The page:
Deep Impact: Jupiter Hit by Comet or Meteoroid

Telescopes show impact spot in Jovian clouds. Be glad you weren't there.

ByABC News
July 21, 2009, 11:30 AM

July 21, 2009 — -- If you live in the southern hemisphere of Jupiter, you probably had a rough day Sunday.

Something -- possibly a comet or meteoroid undetected by earthlings -- went slamming into the planet, was swallowed up in its thick atmosphere of ammonia and methane, and left the "scar" you see in the image opposite from NASA's Infrared Telescope Facility atop Mauna Kea in Hawaii.

It was first spotted by an amateur Australian astronomer, Anthony Wesley, who realized he was seeing something unusual, and reported it to NASA in the United States.

"I suspect the impact scar itself should remain visible for a few days, maybe a week," said Leigh Fletcher, a scientist at NASA's Jet Propulsion Laboratory in Pasadena, Calif., who monitored the aftermath of the impact.

The mark is roughly the size of Earth, Fletcher said. Having missed the actual impact, astrophysycists say they may never be able to know the size of the object that hit Jupiter.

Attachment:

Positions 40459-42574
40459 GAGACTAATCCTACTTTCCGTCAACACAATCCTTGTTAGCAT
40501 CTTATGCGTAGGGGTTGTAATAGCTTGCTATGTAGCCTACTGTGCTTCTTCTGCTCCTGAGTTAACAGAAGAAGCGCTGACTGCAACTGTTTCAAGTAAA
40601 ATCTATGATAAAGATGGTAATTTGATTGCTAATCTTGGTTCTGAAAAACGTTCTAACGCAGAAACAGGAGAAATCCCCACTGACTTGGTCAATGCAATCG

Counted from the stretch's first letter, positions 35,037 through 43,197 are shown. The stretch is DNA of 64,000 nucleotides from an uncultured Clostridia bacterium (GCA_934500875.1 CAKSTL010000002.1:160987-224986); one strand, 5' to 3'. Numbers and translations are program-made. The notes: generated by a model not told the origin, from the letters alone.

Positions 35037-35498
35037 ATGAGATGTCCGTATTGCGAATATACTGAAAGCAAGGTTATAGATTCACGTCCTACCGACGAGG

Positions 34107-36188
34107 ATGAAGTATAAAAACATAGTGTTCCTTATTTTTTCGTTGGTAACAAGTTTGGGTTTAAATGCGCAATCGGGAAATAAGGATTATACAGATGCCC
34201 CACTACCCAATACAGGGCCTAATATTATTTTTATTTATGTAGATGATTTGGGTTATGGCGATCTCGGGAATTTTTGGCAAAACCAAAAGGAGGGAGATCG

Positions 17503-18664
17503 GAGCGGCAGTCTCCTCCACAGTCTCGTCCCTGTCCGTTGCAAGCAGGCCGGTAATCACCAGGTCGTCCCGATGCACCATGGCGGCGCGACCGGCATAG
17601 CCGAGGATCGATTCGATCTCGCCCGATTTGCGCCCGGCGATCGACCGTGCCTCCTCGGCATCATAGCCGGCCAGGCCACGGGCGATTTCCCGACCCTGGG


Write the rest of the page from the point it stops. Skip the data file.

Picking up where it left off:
"We were extremely lucky to be seeing Jupiter at exactly the right time, the right hour, the right side of Jupiter to witness the event. We couldn't have planned it better," said Glenn Orton of the Jet Propulsion Lab.

Jupiter will heal. In the 4.6 billion years since the solar system formed, its powerful gravity has drawn in a disproportionate share of the debris that wanders through space between planets. Since Jupiter is mostly a mix of thick gases, it will absorb this latest impact, much as a lake settles down after you toss a stone in the water.

Some scientists, including Donald Brownlee and Douglas Ward in their book "Rare Earth," argue that Jupiter's presence has done a lot to allow the rise and endurance of life on Earth.

Even though Jupiter is half a billion miles away, on average, its powerful gravity does Earth a favor. It diverts a fair amount of the random stuff -- comets, asteroids, meteoroids and the like -- that might otherwise have hit Earth.